The fire box is small, but big enough to easily fit 3 large splits or 5 or 6 criss-crossed smaller splits. I've been getting the hang of swinging a new X27 so re-splitting has been more out of practice than out of need. So far we haven't run a burn that goes all the way through the night, nor have we gotten up in the middle of the night to feed but we will be doing that soon as the weather gets colder again.

So far the fires have been big enough to warm the living room, but have not had an issue with getting too hot in that room even though it's only 120 sq ft. The experimentation with air flow throughout the house is only just beginning and I think will evolve with longer burns.

Lastly I'll note that the first order of Supercedars just came in so about to start the first fire using those. Hoping they live up to the reviews from here!

If anyone else has this unit and wants to chime in on it's quirks or has questions about it, feel free to ask and I can try my best to contribute as a new burner.
I'm glad it's working out so far. We need pics, or it didn't happen. ;)
I'm glad it's working out so far. We need pics, or it didn't happen. ;)
As requested:

Need advice on insert sizing
  • Like
Reactions: begreen
Hi all,
I wanted to provide an update in case any others have or are considering the same stove. The model is a Regency Alterra CI1150 and I hope that this thread is easily traceable and searchable for those looking for information regarding this specific model.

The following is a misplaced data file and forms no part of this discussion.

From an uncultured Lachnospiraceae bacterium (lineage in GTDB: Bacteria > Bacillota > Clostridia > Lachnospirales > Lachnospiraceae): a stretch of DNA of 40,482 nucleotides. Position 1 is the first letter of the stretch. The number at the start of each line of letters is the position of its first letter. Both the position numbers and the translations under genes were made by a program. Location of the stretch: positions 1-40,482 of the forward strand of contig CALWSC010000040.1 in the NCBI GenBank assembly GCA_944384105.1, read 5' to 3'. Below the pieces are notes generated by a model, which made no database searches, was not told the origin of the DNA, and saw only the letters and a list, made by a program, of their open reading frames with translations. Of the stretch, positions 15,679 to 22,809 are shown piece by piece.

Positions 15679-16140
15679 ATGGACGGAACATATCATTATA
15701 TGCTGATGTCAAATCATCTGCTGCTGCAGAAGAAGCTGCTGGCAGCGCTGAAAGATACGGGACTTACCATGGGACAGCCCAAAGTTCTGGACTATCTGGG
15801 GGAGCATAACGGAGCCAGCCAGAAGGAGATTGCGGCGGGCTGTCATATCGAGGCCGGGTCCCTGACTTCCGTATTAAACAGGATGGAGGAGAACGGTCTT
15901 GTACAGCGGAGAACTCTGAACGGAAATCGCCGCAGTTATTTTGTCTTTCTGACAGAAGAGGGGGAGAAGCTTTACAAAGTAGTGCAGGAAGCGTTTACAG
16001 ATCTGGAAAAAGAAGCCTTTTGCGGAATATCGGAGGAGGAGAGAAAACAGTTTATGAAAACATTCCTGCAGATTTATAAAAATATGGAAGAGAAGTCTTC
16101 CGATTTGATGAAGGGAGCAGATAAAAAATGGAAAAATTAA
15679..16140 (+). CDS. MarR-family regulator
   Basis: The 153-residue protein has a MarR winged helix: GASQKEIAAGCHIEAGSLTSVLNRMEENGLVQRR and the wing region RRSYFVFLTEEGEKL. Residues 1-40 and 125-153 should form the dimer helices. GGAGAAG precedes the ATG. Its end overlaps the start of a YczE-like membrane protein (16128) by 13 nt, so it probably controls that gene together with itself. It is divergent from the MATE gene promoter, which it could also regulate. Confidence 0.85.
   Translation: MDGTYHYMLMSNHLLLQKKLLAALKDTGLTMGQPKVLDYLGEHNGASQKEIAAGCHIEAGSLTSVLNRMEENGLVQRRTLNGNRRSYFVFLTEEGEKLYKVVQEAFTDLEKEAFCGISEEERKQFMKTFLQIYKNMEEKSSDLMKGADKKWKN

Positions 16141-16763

First of all, I love the design and modern look of the stove. I appreciate not having any blower components jutting out and overall the clean, flush profile. The operation of the stove is smooth and simple and the first half-ish season of burning was a complete joy. I'd say the stove was used a few times a week with a few all day burns, but mostly just evening burns.

In the off season the backyard was reconfigured to accommodate more wood storage with the hopes that eventually I can build enough storage to keep a couple of years of fuel ahead for seasoning. I also acquired a soot eater to do some cleaning and try to assess what kind of build up is occurring from using less than fully seasoned fuel. I had a lot of trouble trying to remove the baffles using vice grips to do a bottom-up cleaning so I gave up on that approach and just did a top-down cleaning from the chimney. As far as I could tell, only a fine dusting fell out and I did not see any large chunks.

If you follow my thread to the beginning, you'd see that I had some concern about sizing and heat distribution in the house. Those concerns were unfounded as it turns out. With some longer burns, the thermostat in the room with the stove remained in the mid to 70's which was plenty comfortable and realistically could be warmer, in which case I'd start looking to move heat out of that room to the rest of the house. As such I think a stove with an even larger firebox would have been ideal for even such a small house, so if I could go back and do it all again I'd re-examine my stove selection criteria to include larger stoves. YMMV but that's what I've been thinking given the burning patterns I was using from last season.

Lastly, Supercedars are the real deal and I'm never going back to starting fires any other way.

Here's to a safe and joyful next season of burning.